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I want to implement a function which has a variable number of arguments. This function allows me to call another function using the list of optional arguments. The purpose of this function is to call any function depending on some conditions (depending on the called functions, if the two first arguments are equal, we call the function). My problem is, the functions that can be called don't have the same number of arguments and thus, I don't know how to pass the arguments everytime I have a different function

For example, if I have this:

void func(int value_to_compare, int compared_value, int arg_number, char *arg_types, char *function_name, ...)

I can call it like:

char arg1;
int arg2, arg3;
int condition1;

func(condition1, 1, 1, "c", func1, arg1);
func(condition1, 0, 2, "ci", func2, arg1, arg2);
func(arg2, 0 , 3, "cii", func3, arg1, arg2, arg3);

and the functions called are like:

func1(char);
func2(char, int);
func3(char, int, int);

I try to explain more, if I have for example:

struct element_list {
char *element_type;
char *element_name;
}

the structures in my case have a big number of elements, the condition must be passed as an argument to the function, and the condition value depends on a context, so I have to be able to call 'func' in any context, I just give the condition and the value, and then a function will be called with the corresponding arguments, so it will be something like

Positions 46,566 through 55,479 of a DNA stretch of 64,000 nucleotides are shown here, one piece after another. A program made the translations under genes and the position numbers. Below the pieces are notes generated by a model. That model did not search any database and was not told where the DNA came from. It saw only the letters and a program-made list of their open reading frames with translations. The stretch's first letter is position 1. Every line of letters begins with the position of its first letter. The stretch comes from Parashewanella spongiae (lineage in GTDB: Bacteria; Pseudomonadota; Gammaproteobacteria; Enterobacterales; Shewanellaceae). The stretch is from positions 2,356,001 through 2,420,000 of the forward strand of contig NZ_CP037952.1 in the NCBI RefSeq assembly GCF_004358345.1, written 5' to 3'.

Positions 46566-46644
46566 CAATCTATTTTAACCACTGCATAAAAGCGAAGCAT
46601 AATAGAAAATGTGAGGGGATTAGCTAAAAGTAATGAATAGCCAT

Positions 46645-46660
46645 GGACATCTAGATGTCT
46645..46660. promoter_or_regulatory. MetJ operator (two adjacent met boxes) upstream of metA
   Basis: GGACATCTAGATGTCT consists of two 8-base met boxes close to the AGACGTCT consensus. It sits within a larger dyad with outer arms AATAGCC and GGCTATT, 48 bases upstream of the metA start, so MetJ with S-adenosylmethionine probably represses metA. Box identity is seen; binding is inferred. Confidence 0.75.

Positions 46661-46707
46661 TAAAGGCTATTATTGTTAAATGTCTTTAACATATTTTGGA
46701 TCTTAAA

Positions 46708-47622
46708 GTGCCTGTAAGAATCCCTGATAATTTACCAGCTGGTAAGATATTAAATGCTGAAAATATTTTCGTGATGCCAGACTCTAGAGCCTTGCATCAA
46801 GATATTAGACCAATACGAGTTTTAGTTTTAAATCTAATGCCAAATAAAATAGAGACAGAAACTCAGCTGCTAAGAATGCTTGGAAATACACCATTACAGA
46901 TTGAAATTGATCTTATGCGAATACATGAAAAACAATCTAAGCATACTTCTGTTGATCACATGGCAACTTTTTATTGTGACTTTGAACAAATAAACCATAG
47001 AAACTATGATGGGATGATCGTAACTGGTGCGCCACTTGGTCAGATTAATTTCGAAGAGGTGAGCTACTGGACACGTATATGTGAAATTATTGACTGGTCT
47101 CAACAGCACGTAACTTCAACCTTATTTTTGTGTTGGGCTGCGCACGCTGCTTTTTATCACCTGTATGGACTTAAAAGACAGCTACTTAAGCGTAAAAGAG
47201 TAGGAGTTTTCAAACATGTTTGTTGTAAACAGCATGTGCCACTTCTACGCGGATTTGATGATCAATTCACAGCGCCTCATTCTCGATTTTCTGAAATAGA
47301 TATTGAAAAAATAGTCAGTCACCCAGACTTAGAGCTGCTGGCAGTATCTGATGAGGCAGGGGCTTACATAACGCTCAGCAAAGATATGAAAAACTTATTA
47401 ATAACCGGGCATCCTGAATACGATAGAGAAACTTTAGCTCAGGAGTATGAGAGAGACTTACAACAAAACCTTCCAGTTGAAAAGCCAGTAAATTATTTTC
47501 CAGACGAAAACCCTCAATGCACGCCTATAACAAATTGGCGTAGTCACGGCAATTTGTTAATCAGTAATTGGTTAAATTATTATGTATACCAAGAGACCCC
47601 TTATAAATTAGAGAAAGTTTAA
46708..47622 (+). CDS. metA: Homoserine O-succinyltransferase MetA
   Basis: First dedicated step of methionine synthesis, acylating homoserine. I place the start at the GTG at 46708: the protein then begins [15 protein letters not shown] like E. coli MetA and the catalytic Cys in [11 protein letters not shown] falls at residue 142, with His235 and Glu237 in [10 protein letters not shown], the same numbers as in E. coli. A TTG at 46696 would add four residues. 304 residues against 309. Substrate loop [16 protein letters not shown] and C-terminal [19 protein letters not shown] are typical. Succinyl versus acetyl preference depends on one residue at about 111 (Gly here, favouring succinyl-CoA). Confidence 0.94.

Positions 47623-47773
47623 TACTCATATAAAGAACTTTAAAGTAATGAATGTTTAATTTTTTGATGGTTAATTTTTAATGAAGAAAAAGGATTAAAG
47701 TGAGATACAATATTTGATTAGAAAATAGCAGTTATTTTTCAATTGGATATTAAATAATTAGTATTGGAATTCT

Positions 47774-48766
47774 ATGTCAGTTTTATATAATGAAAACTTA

func(element_list.element_type, "CHAR", func1, "s", element_list.element_name);

in addition to that, I have a huge number of functions, and a huge number of conditions, so I need something that is as generic as possible.

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How flexible do you need to be? Depending on your architecture you might be able to get away with typedeffing a lot of function types that accept 0-15 register-size arguments, say ints, and then cast whatever you have into ints to pass (breaking larger values into two, etc.) Or if you know in advance that there's only a small set of argument combinations you could implement this with specific typedeffed function pointers. Or you could go the whole hog and code the function call and calling convention in assembler yourself. –  Rup Jun 9 '11 at 8:59
    
There is a big number of functions, each with a different set of arguments –  Mansuro Jun 9 '11 at 9:04
    
Sorry, I don't understand the question. What is the relationship of func to func1, func2 etc? –  nbt Jun 9 '11 at 9:06
    
@Neil: func is some kind of wrapper/front-end that checks some conditions and decides whether to actually call func1, func2 etc.. :-/ –  Tony D Jun 9 '11 at 9:25
    
@Mansuro: "...depending on some conditions" - can you illustrate some of the conditions... could help us give an answer that preserves the ability to check them.... –  Tony D Jun 9 '11 at 9:27

3 Answers 3

Whatever you're doing, right now you are working around the type system. There's no typesafe way of doing what you want in C.

Having that in mind:

One possible solution is to make all that functions of the same type: typedef void my_func_type(void*) and let each function "decrypt" the parameter on its own.

Another solution is to rethink your design - and this is the solution I sincerely recommend to you. But first you'd need to say a bit more on what you want to achieve here... A good starting point would be to show how exactly you intend to use such functionality. Chances are that you'll end up not needing this at all...


Continued, #1